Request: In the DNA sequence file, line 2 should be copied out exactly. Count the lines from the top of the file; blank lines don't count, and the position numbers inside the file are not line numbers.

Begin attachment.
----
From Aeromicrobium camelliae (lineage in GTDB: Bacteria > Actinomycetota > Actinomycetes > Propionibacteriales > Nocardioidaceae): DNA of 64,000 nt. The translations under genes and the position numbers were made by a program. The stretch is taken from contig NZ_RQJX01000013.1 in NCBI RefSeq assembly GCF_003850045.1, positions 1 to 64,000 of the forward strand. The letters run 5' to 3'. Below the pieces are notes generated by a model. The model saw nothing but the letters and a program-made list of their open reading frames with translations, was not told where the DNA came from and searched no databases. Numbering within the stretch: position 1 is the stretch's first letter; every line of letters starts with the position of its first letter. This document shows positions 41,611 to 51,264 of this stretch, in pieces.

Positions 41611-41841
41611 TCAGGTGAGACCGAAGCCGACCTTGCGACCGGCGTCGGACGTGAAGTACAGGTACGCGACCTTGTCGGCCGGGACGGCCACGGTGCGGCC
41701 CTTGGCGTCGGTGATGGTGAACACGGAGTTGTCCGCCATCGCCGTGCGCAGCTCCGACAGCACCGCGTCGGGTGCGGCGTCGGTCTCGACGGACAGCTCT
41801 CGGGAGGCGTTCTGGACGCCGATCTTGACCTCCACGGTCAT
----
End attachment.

Positions 41611-41841